There’s a lot of talk lately how younger the news reporters and anchors are getting lately. Now the Boston Herald takes a shot at WSVN’s sister station in Boston, WHDH, for hiring Adam Williams, 26 and Brandon Rudat, 27 to anchor the weekend newscasts. The newspaper calling the move, via the anonymous industry insider, ‘ kid’s casts’.
Of course by the end of the article the writer comes to the same conclusion all the rest of his colleagues did – young talent is cheap and the station is doing to get a younger demo.
Except that … we the young are not watching. At least not as much, and not as many of us, as the station suits want. I read somewhere recently that even though the cable nets are doing everything to attract demo viewers those viewers comprise barely 10% of the total audience. At most.
I don’t know how much it is for broadcast local news, but if I had to guess it’s not too different. There just isn’t much to see, and I find myself yelling out “Who the fuck cares about this” more and more often.
7New: Fresh, young faces grace WHDH-TVÃ¢â‚¬â„¢s Ã¢â‚¬ËœkidÃ¢â‚¬â„¢s castÃ¢â‚¬â„¢
By Jessica Heslam
Boston Herald Media Reporter
Thursday, March 22, 2007 – Updated: 02:04 AM EST
Boston TV station WHDH- Channel 7 has hired two new, young newsmen to anchor their weekend newscasts, the latest in a long line of baby-faced hires who have yet to celebrate their 30th birthdays.
In the past year or so, WHDH has hired a bevy of 20-something TV talent, including Anne Allred, Sorboni Banerjee, Grant Greenberg and Ryan Schulteis – prompting one industry insider to call it the Ã¢â‚¬Å“kidÃ¢â‚¬â„¢s cast.Ã¢â‚¬Â
The latest hires – Brandon Rudat and Adam Williams – are 27 and 26, respectively.
Industry insiders say young talent is inexpensive and breaking into a top ten TV market – Boston ranks seventh – is pretty rare for someone in their mid 20s.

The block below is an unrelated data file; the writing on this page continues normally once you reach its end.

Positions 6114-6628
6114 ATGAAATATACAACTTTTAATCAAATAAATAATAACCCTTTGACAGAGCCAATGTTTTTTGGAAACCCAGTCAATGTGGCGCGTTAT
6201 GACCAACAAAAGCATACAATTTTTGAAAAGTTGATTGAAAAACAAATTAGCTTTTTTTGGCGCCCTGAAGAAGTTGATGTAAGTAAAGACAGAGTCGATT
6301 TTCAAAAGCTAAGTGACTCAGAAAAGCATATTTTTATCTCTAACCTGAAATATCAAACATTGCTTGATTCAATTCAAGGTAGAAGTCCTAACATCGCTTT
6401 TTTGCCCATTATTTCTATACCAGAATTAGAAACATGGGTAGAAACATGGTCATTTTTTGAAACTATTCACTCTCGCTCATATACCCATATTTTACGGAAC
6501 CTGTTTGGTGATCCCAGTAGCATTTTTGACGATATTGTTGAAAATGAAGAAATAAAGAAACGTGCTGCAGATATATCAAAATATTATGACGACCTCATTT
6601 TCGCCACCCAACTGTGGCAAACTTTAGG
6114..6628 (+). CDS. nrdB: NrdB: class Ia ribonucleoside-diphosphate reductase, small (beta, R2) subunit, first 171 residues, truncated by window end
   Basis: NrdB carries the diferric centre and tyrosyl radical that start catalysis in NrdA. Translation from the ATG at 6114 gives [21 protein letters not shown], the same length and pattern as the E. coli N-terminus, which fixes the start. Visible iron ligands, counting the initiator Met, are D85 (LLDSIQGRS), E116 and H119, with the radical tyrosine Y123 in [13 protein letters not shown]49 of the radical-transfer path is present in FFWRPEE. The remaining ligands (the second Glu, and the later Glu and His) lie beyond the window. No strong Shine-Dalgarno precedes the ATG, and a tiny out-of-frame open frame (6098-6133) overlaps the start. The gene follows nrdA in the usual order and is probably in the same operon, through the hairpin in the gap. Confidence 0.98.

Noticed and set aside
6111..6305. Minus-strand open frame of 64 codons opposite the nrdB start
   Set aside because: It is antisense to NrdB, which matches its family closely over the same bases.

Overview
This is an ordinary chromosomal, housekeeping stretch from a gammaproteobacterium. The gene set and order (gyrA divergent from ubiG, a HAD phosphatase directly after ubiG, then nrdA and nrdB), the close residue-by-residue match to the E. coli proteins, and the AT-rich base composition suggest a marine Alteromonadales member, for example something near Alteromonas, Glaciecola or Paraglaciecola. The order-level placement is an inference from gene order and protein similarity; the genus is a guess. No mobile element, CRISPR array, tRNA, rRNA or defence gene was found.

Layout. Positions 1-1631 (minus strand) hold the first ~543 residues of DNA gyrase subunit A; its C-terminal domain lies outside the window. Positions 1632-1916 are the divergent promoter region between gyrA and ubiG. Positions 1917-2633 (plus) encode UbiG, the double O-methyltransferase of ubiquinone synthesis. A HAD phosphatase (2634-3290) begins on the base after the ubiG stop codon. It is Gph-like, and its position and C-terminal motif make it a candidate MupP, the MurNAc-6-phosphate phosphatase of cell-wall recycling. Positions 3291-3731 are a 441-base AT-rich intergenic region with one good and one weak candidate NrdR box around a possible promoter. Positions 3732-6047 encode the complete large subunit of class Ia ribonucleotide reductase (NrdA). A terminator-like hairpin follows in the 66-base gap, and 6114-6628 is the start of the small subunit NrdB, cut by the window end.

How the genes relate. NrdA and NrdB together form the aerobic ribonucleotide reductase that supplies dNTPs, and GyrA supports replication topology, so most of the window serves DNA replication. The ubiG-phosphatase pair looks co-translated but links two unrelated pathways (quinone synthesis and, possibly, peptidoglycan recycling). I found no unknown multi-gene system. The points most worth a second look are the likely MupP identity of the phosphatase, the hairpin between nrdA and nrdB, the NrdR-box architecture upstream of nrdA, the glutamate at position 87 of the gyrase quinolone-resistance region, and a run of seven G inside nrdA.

Michael Carson, general manager of WHDH, said his station tends to attract younger people who are building their careers because they like the stationÃ¢â‚¬â„¢s approach to aggressive news reporting.
Some hires were needed for the new 10 p.m. 7News on WLVI [website]-TV (Ch. 56). Ã¢â‚¬Å“IÃ¢â‚¬â„¢m not sure how conscious the effort was but it is a younger skewing news,Ã¢â‚¬Â Carson said of the 10 p.m. show. The latest two are replacing Phil Lipof and Jeff Glor.
Ã¢â‚¬Å“We donÃ¢â‚¬â„¢t have anything against old people. WeÃ¢â‚¬â„¢re not going out of our way to be as young as we can be,Ã¢â‚¬Â Carson said. Ã¢â‚¬Å“We donÃ¢â‚¬â„¢t sacrifice quality and professionalism just to attract youth.Ã¢â‚¬Â
Williams will co-anchor WHDHÃ¢â‚¬â„¢s weekend morning news and is a transfer from their sister station WSVN-TV in Miami. Rudat was recently with NBC 30 News in Connecticut and will co-anchor the weekend evening news.
Yesterday, Williams said heÃ¢â‚¬â„¢s worked hard and takes every story seriously. Ã¢â‚¬Å“I donÃ¢â‚¬â„¢t think age is a factor. I earn viewersÃ¢â‚¬â„¢ trust through the way I do stories and they way I interact with people,Ã¢â‚¬Â Williams said.
Rudat, who was hired as a production assistant at age 19, said in an e-mail: Ã¢â‚¬Å“My youth and passion for this business have given me great success. I have worked so hard to earn this great responsibility of reporting the news.Ã¢â‚¬Â
Linda Douglass, a fellow at HarvardÃ¢â‚¬â„¢s Shorenstein Center, said some of the most exciting journalists she encountered during her TV career were also the youngest because they work the hardest and are much more curious and driven.
However, Jim Thistle, a former news director at WBZ, WCVB, and WHDH, said: Ã¢â‚¬Å“TheyÃ¢â‚¬â„¢re looking to appeal to a younger demographic. ItÃ¢â‚¬â„¢s as simple as that.Ã¢â‚¬Â